Stocks rose sharply on Monday as Treasury yields rebounded, quelling fears of a possible recessionUS Marketsread more
The Business Roundtable, a group of CEOs of nearly 200 major U.S. corporations, gave a new definition of the "purpose of a corporation."Marketsread more
Amazon is raising seller fees for thousands of small and medium-sized businesses in France because of a new digital tax passed by the French government.Technologyread more
J.P. Morgan says investors should remain guarded for the rest of August and wait until next month before buying stocks again.Marketsread more
U.S. Commerce Secretary Wilbur Ross said the U.S. will extend a reprieve given to Huawei that permits the Chinese firm to buy supplies from U.S. companies.Politicsread more
The conglomerate's head of investor relations released a more detailed statement about accounting practices under fire from Harry Markopolos.Marketsread more
Bianco Research's James Bianco suggests Wall Street is desperately looking for a signal that a 50 basis point cut is coming next month.Trading Nationread more
Amid the headlines of stores closures and retail bankruptcies, it can be tough to accept that the U.S. consumer is doing just fine.Retailread more
Goldman notes that high-dividend payers are trading at their largest valuation discount in nearly 40 years.Marketsread more
We tested the best way to cut the airport commute time for New Yorkers. The most expensive of the four options we reviewed, Uber Copter, was only 14 minutes faster than mass...Transportationread more
There were no more bids after $17 million. Since $17 million was below the reserve price -- or minimum required by the seller — RM Sotheby's pulled the lot.Autosread more
Why? In Aegerion's case, executives blamed, in part, the weather.
"A particularly long harsh winter resulted in delays in outbound physician calls and a slowdown for patient onboarding," Craig Fraser, Aegerion's commercial head, told analysts on a conference call, noting the company was also re-aligning its sales force through January. "These factors contributed to the year beginning with a flatter script trend and thus, we had fewer new patient starts in the first quarter than expected."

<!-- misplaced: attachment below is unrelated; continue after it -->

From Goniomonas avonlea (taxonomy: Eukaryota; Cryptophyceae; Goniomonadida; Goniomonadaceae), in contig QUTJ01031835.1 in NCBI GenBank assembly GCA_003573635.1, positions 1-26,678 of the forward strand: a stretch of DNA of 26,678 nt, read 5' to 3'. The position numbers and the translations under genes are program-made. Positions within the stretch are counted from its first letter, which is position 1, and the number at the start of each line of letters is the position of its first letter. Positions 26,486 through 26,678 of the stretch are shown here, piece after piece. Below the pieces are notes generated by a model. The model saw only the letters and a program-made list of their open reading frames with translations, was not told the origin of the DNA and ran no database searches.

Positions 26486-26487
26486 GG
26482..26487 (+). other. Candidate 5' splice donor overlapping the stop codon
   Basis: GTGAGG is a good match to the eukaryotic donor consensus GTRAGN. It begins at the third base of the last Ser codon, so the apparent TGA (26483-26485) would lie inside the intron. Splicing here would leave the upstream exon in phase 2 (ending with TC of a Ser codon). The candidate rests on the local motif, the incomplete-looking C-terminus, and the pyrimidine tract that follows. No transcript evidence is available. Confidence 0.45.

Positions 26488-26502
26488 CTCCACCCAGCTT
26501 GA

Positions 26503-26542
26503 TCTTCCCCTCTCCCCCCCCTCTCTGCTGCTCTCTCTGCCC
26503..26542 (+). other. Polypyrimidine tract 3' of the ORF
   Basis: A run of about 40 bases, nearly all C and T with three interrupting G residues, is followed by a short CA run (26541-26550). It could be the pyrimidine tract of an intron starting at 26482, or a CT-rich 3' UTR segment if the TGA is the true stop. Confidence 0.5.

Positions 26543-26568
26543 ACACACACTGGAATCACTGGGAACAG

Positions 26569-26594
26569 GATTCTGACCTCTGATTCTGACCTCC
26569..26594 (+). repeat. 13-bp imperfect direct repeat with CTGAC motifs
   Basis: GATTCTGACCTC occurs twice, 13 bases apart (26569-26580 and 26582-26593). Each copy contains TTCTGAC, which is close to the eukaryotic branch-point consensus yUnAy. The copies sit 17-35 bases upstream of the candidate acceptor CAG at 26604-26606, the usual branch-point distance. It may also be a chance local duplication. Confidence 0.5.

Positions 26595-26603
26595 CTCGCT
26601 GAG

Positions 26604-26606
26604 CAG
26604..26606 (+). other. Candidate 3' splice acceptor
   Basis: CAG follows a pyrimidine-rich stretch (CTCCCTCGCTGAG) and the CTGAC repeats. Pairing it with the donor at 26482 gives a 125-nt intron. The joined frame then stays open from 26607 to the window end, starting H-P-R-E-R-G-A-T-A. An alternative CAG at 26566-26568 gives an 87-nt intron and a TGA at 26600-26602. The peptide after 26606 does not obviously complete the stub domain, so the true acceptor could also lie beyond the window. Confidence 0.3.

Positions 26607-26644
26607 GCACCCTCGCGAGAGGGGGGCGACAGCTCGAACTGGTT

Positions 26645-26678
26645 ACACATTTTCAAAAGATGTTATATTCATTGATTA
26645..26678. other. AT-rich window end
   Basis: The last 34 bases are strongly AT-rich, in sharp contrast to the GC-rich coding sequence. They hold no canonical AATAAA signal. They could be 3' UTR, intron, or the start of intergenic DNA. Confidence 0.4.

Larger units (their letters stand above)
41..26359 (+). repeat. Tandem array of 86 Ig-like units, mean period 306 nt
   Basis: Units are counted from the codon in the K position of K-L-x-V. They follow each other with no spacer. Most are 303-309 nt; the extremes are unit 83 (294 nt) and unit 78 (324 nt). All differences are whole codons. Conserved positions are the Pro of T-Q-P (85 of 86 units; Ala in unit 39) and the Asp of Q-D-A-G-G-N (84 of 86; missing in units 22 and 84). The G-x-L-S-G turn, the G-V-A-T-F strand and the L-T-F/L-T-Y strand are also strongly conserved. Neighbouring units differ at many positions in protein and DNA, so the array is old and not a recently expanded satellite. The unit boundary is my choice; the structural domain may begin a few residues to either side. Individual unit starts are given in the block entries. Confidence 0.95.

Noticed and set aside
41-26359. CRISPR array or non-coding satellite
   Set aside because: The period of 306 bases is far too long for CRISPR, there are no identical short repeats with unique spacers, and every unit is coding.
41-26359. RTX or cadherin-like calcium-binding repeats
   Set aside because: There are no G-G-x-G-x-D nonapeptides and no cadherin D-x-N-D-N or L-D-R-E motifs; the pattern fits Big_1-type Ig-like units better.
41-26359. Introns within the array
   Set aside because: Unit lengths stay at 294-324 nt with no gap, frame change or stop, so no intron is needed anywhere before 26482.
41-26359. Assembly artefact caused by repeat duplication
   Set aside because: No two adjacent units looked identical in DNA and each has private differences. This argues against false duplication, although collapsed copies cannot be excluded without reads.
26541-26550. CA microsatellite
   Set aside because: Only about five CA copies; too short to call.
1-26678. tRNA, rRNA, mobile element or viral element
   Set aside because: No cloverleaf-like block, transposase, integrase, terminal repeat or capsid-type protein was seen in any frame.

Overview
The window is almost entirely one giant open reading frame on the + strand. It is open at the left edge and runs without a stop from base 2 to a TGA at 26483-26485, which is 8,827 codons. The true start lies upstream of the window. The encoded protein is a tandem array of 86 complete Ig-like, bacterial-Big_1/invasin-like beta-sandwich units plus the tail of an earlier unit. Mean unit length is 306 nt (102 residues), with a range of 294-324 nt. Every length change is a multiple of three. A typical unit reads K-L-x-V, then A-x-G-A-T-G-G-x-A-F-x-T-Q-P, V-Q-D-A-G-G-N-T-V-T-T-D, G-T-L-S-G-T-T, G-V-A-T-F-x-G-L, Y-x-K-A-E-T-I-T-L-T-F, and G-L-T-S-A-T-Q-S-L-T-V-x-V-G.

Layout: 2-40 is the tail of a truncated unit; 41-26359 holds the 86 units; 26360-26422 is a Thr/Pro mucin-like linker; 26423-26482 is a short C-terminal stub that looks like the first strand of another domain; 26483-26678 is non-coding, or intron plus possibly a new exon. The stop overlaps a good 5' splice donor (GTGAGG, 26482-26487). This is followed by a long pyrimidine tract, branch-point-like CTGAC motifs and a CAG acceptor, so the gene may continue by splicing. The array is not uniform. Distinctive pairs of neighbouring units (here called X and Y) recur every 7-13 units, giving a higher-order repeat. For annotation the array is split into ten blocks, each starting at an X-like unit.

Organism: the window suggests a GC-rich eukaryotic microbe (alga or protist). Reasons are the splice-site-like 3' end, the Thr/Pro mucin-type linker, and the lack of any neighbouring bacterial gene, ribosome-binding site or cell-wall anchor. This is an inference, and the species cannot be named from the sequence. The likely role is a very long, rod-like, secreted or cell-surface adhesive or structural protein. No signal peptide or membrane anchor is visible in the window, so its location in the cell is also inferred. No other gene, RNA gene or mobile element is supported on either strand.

The Cambridge, Massachusetts-based company sells the drug Juxtapid for a rare, genetic cholesterol disorder called homozygous familial hypercholesterolemia, or HoFH. It's characterized by extremely high levels of cholesterol that can cause kids to have heart attacks in their teens and often not survive past age 30.
The company reported first-quarter revenue of $27 million, missing analysts' $33 million estimate. It also lowered its 2014 sales forecast by $10 million to a range of $180 million to $200 million. While the stock was up on Thursday, it was recently trading down 19 percent for the week.
In addition to the weather, Aegerion also cited a slowdown in Brazil tied to an ongoing investigation into corruption allegations regarding prescription writing for the shortfall.
But weather also came up in the earnings' conversation elsewhere.
Regeneron's first quarter also came in short of expectations, sending the company's stock down in pre-market trading Thursday before it inched back into positive territory. The company reported U.S. sales of its age-related macular degeneration drug Eylea of $359 million, missing analysts' average $404 million estimate.
What contributed? Distributors started using up their inventory, for one. And, for another, the weather.
"The weather in the Northeast and Midwest and Mid-Atlantic, it's obvious, it was horrible," said Chris Raymond, an analyst with Robert W. Baird, in a phone interview Thursday. "It's common sense, thinking about AMD, it's age-related, meaning it affects the elderly, so who's going to be perhaps less able to get to the doctor's office during bad weather?"
It was Regeneron's weakest showing for the drug since the third quarter of 2013, RBC Capital Markets analyst Adnan Butt wrote in a research note.
NPS Pharmaceuticals, maker of the drug Gattex for short bowel syndrome, dropped as much as 10 percent Thursday after reducing its 2014 forecast because of a "challenging January and February." Why? "Severe winter weather," CEO Francois Nader said in the company's release.
NPS now expects 2014 sales of $100 million to $110 million, down from a previous forecast of $110 million to $120 million.
But it may not all be gloom and doom. Baird's Raymond points out that delayed sales from the first quarter could provide a boost to the next one.
"Especially with Regeneron, I would be kind of licking my chops because I think this means you're going to see a rebound," he said. "You'll see some carry-through from patients who would have been treated in the first quarter, so we'll see bigger numbers in the second quarter."
And, hopefully, some sunshine.
—By CNBC's Meg Tirrell.